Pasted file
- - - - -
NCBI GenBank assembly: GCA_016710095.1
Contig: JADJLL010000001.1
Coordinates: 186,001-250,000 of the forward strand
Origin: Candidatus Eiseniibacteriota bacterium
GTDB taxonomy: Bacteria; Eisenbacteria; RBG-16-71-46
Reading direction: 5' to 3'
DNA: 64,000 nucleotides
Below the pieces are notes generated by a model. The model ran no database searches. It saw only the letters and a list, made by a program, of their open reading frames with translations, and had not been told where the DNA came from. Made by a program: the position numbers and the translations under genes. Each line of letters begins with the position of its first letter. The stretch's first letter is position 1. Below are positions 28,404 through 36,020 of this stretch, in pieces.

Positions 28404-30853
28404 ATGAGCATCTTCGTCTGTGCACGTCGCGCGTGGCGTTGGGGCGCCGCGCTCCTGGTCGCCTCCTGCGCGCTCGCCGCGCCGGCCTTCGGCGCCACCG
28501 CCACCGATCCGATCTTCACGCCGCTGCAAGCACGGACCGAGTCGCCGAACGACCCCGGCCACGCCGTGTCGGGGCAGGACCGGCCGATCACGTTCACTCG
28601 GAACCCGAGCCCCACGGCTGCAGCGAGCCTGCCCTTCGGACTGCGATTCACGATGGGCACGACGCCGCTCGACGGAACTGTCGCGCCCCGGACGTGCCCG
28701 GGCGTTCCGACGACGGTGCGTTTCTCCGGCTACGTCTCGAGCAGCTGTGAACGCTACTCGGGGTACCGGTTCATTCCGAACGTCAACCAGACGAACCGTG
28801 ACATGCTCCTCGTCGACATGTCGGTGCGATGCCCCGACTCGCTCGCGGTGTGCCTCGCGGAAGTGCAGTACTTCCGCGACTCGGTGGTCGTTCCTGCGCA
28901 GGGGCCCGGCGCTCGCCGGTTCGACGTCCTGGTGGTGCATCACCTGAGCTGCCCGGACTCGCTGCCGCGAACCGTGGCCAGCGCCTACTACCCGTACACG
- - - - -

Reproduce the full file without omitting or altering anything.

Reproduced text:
NCBI GenBank assembly: GCA_016710095.1
Contig: JADJLL010000001.1
Coordinates: 186,001-250,000 of the forward strand
Origin: Candidatus Eiseniibacteriota bacterium
GTDB taxonomy: Bacteria; Eisenbacteria; RBG-16-71-46
Reading direction: 5' to 3'
DNA: 64,000 nucleotides
Below the pieces are notes generated by a model. The model ran no database searches. It saw only the letters and a list, made by a program, of their open reading frames with translations, and had not been told where the DNA came from. Made by a program: the position numbers and the translations under genes. Each line of letters begins with the position of its first letter. The stretch's first letter is position 1. Below are positions 28,404 through 36,020 of this stretch, in pieces.

Positions 28404-30853
28404 ATGAGCATCTTCGTCTGTGCACGTCGCGCGTGGCGTTGGGGCGCCGCGCTCCTGGTCGCCTCCTGCGCGCTCGCCGCGCCGGCCTTCGGCGCCACCG
28501 CCACCGATCCGATCTTCACGCCGCTGCAAGCACGGACCGAGTCGCCGAACGACCCCGGCCACGCCGTGTCGGGGCAGGACCGGCCGATCACGTTCACTCG
28601 GAACCCGAGCCCCACGGCTGCAGCGAGCCTGCCCTTCGGACTGCGATTCACGATGGGCACGACGCCGCTCGACGGAACTGTCGCGCCCCGGACGTGCCCG
28701 GGCGTTCCGACGACGGTGCGTTTCTCCGGCTACGTCTCGAGCAGCTGTGAACGCTACTCGGGGTACCGGTTCATTCCGAACGTCAACCAGACGAACCGTG
28801 ACATGCTCCTCGTCGACATGTCGGTGCGATGCCCCGACTCGCTCGCGGTGTGCCTCGCGGAAGTGCAGTACTTCCGCGACTCGGTGGTCGTTCCTGCGCA
28901 GGGGCCCGGCGCTCGCCGGTTCGACGTCCTGGTGGTGCATCACCTGAGCTGCCCGGACTCGCTGCCGCGAACCGTGGCCAGCGCCTACTACCCGTACACG